Articles  |   March 2018
Recycling in the Operating Room: We Can Make a Difference
Article Information
Cardiovascular Anesthesia / Education / CPD / Articles
Articles   |   March 2018
Recycling in the Operating Room: We Can Make a Difference
ASA Monitor 03 2018, Vol.82, 30-31.
ASA Monitor 03 2018, Vol.82, 30-31.
Operating rooms are a significant source of revenue for hospitals, but they are responsible for significant amount of waste generation. Some of the waste can be recycled. Anesthesiologists are an important member in the perioperative arena, and this can be a huge opportunity for them to lead the way. This article presents a recycling project in a community hospital where, under leadership of an anesthesiologist and with efforts of perioperative nursing staff, more than 170 pounds of waste is being recycled each day.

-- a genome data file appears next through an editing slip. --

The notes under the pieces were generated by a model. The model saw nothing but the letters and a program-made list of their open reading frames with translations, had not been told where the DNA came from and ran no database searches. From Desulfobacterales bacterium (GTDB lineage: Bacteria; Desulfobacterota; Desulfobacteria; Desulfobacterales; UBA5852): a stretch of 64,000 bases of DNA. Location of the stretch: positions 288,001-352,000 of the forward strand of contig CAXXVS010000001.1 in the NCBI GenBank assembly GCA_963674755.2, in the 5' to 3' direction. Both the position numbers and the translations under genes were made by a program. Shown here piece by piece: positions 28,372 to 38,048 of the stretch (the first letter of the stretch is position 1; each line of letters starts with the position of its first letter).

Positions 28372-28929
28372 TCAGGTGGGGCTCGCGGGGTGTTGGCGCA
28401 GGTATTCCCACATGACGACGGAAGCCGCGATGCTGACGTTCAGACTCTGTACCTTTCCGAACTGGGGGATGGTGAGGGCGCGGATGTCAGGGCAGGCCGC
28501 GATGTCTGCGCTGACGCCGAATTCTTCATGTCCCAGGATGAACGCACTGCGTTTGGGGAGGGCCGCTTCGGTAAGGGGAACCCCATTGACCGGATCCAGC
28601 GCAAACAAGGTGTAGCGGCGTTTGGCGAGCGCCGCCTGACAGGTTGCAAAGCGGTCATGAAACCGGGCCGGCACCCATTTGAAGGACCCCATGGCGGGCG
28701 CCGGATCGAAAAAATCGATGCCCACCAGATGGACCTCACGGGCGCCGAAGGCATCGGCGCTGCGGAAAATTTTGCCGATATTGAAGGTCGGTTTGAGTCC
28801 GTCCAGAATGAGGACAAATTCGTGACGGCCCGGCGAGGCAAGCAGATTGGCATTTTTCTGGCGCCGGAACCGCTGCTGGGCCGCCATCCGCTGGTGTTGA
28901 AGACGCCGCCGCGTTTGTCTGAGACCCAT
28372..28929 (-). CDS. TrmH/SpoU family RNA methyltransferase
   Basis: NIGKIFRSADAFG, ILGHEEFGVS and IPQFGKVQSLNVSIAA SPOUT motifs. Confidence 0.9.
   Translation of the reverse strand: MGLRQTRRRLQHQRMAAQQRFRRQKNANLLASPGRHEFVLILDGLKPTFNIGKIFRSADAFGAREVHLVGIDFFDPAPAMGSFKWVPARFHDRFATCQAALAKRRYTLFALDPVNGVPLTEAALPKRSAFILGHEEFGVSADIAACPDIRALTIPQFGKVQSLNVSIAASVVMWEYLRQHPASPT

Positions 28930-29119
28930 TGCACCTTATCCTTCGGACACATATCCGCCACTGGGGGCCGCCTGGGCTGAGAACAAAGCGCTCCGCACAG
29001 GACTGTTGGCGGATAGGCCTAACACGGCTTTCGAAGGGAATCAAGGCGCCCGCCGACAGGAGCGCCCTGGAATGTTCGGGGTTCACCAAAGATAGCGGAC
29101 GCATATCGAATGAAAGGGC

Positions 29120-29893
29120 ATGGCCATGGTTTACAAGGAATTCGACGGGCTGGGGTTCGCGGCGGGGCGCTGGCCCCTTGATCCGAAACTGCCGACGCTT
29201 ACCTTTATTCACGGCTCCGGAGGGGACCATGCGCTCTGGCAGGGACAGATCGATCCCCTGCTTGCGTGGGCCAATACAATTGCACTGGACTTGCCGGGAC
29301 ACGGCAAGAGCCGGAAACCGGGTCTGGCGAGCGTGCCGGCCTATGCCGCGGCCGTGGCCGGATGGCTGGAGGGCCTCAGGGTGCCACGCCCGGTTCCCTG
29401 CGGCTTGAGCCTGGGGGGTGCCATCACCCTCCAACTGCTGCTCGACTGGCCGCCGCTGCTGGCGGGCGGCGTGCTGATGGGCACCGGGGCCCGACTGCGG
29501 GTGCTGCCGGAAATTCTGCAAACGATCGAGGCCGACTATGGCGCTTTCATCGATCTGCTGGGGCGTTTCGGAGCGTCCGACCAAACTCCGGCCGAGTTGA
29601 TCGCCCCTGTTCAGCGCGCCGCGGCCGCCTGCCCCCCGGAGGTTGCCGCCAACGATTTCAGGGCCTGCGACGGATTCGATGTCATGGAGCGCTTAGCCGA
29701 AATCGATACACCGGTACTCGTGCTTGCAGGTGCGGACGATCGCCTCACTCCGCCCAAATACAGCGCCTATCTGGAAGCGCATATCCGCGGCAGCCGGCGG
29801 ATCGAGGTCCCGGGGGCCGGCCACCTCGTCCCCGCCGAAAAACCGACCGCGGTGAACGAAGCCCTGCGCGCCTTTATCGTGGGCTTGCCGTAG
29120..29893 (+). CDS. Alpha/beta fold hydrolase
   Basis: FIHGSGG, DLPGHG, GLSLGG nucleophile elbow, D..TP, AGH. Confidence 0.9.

About 6 million tons of medical waste is generated by hospitals annually in the United States, approximately 30 percent of which comes from the O.R.1  Up to 20-40 percent of this waste could be recycled, but there are several barriers to accomplishing this goal. For people who do not work in the O.R. on a daily basis, the environment can be intimidating. It might seem that segregating material from the waste would be time-consuming or could lead to “patient” contamination of potential recyclables collected. These initiatives often lack ownership, and potential leaders consistently underestimate the amount of waste that can be recycled. In a recent survey of anesthesiologists in U.S., more than 80 percent showed interest in recycling efforts in O.R.s, but only about 27 percent of them worked in facilities where recycling is practiced.2 
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